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jQuery: JavaScript That Doesn’t Suck

I hate JavaScript. I mean I really hate JavaScript. Dealing with different implementations of the DOM between browsers is a menace I couldn’t duplicate if I tried. I’ve tried JS libraries from Mootools,, and so on until recently.

I knew jQuery existed, but I didn’t realize how powerful the language was until recently. When I realized I could select and manipulate DOM elements with CSS selectors then I was off to the races! I love how it’s tailored for designers who already understand that syntax. There is no more getElementById(“search”) or other garbage, because I can write this.


Now, that is elegant! The only thing more impressive then the way it does selectors is how extensive the API is. Not only is extensive, but it is actually understandable. It’s the perfect balance between extensibility and ease of use. It’s like adding Mootools and together with better DOM selectors.

Toggle Goodness

I love JavaScript toggles and its variations. It’s much more elegant that simply changing an element from display “none” to “block.” jQuery comes with an easy way to toggle elements, and I recently did something like this at work.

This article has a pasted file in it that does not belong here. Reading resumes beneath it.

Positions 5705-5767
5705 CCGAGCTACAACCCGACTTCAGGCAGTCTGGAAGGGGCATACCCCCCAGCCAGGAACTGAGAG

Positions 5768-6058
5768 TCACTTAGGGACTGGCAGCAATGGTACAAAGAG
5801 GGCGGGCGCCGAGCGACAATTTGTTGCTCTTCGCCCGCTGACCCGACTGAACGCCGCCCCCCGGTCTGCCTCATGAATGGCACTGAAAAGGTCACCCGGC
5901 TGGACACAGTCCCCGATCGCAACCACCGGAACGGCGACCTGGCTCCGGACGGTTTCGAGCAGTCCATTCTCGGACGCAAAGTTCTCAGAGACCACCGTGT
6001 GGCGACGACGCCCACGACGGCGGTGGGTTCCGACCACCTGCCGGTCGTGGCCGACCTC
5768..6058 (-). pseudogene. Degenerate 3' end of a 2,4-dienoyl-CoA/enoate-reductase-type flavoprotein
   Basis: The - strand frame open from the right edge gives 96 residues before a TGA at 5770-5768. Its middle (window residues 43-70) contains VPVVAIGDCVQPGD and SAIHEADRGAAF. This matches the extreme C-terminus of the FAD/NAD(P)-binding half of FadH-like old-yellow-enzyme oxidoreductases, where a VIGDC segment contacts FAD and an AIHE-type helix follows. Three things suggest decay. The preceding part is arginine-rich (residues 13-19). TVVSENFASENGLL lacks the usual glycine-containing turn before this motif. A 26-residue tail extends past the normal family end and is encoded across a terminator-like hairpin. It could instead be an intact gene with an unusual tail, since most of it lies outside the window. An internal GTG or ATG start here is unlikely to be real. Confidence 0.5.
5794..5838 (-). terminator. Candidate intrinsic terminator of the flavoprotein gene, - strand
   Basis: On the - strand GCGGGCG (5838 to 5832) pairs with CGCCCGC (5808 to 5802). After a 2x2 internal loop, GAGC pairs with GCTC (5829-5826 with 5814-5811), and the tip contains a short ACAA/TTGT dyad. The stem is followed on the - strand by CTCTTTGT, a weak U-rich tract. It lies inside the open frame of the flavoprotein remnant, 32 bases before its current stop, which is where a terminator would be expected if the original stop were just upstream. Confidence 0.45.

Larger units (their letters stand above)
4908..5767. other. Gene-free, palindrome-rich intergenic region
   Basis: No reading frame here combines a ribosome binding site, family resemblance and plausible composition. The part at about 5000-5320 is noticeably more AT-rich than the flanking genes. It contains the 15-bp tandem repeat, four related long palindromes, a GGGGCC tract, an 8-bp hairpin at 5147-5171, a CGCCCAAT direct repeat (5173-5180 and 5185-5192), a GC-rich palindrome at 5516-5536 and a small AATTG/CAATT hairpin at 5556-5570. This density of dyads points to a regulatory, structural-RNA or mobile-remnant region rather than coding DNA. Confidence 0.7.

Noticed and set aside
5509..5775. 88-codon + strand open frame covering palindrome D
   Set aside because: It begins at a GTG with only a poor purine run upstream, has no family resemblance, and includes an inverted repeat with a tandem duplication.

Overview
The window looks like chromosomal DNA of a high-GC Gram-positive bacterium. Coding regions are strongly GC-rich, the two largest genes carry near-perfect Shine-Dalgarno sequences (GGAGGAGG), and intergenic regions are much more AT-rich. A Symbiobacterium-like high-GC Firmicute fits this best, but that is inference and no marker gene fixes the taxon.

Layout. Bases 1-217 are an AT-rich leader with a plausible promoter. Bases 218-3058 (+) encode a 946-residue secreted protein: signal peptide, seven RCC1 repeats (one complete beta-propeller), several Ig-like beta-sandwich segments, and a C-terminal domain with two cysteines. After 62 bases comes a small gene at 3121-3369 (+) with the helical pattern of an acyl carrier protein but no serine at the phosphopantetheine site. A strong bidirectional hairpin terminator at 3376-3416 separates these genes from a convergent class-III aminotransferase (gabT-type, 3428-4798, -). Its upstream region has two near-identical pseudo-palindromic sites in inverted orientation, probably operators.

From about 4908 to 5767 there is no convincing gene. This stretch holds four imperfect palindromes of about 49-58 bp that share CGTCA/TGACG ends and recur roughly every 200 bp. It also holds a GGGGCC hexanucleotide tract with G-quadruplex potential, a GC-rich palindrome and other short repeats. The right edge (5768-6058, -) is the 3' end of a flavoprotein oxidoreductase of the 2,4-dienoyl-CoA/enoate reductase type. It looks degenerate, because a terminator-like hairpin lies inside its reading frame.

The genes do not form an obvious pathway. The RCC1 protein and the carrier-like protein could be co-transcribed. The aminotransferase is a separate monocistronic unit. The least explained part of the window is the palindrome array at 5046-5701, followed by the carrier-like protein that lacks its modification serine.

$(".click").click(function() {
	return false;

Ajax With jQuery

jQuery doesn’t stop there. Doing Ajax is simpler than it seems it should be. Here’s a function that onclick will do a GET via Ajax and return a message notifying the user that the request was successful.

$(".ajax").click(function() {
    		type: "GET",
    		url: "load.html",
    		dataType: "script"
	$(".successmsg").ajaxSuccess(function(evt, request, settings){
    	        $(this).append("<p>Successful Request!</p>");

What if I want to append content into the DOM? Difficult right? Not so much.

$(".append").append("Append some text");

jQuery Plugins

The cool thing for all those effects that jQuery doesn’t provide out-of-the-box then it provides a rich API for users to develop plugins on top of jQuery. For instance, my portfolio utilizes the Coda-Slider jQuery plugin.

At work I was tasked to create some DHTML menus which I believe is a usability nightmare and an IA mistake, but alas I had to. I wanted to maximize the usability, and I found Superfish which is “Suckerfish on ‘roids.” I was able to make sexy menus that had plugins on top of the plugin including the hoverIntent jQuery plugin which is smart enough to know whether you really want the menu or if you’re just trying to move around the page.

Additional Resources

Well, that’s just scratching the surface of what jQuery can do! While learning more about it I’ve found several sites that have helped me.

jQuery Plugins
API Documentation
IDE Integration
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